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On International Women's Day we can't help feeling proud to be a female-led business that is actively supporting and encouraging women in horticulture. Farming is a profession that people typically assume is dominated by men, but that's not the case.
While in the UK only 1 in 5 farmers are female, it's a different picture globally. About 80% of the world's food is produced by small-scale farming. Women make up on average 43% of this agricultural labour in developing countries. In Africa, it's closer to 70%. Yet farming is still perceived as a male profession and women experience many barriers to getting equal access to land, finance and training. However, things are shifting. According to the Office of National Statistics, in 2018 about 17% of farmers in the UK were women, up from 7% in 2008. In higher education courses, women agricultural students now outnumber men almost two to one, making up 64% of the 2018 graduates.
Over the last 15 years of running our own horticulture training programme, two-thirds of our trainees have been women.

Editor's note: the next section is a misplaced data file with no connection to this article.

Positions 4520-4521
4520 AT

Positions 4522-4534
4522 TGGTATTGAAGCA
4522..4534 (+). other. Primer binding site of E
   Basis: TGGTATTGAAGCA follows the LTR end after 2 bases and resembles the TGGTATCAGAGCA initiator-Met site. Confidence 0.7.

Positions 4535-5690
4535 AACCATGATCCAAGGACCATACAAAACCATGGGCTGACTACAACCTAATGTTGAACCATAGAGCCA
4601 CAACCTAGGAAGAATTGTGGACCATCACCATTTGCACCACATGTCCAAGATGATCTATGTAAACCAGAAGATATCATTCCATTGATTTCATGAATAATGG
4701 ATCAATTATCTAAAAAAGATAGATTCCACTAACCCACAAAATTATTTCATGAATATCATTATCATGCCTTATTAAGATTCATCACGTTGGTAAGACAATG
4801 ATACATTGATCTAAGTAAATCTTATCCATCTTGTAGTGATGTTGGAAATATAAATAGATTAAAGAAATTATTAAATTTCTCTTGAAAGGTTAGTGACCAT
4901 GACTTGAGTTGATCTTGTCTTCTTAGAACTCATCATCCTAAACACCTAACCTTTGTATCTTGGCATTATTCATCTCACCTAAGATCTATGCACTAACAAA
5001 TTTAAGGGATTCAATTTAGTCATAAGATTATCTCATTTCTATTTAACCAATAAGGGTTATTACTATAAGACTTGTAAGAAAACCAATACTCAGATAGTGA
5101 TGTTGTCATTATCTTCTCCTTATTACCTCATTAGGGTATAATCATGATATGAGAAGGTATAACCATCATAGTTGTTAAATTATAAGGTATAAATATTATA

We have watched with pride as many of our trainees have gone on to do bigger things in the farming world:
Shelagh Martin set up her own flower-growing business. She's also a super-talented vegan chef and we're lucky to have her cater for many a project, event and staff gathering.
Chloe Dunnett set up Sitopia, a peri-urban farm in Greenwich producing organic veggies for local people and London veg box schemes, including ours!
Claire Ratinon has gone on to work at many urban growing initiatives, including the Ottolenghi kitchen garden. She also writes about horticulture. Her books include How to Grow Your Own Food without Leaving Your House and Unearthed: On Race and Roots, and How the Soil Taught Me I Belong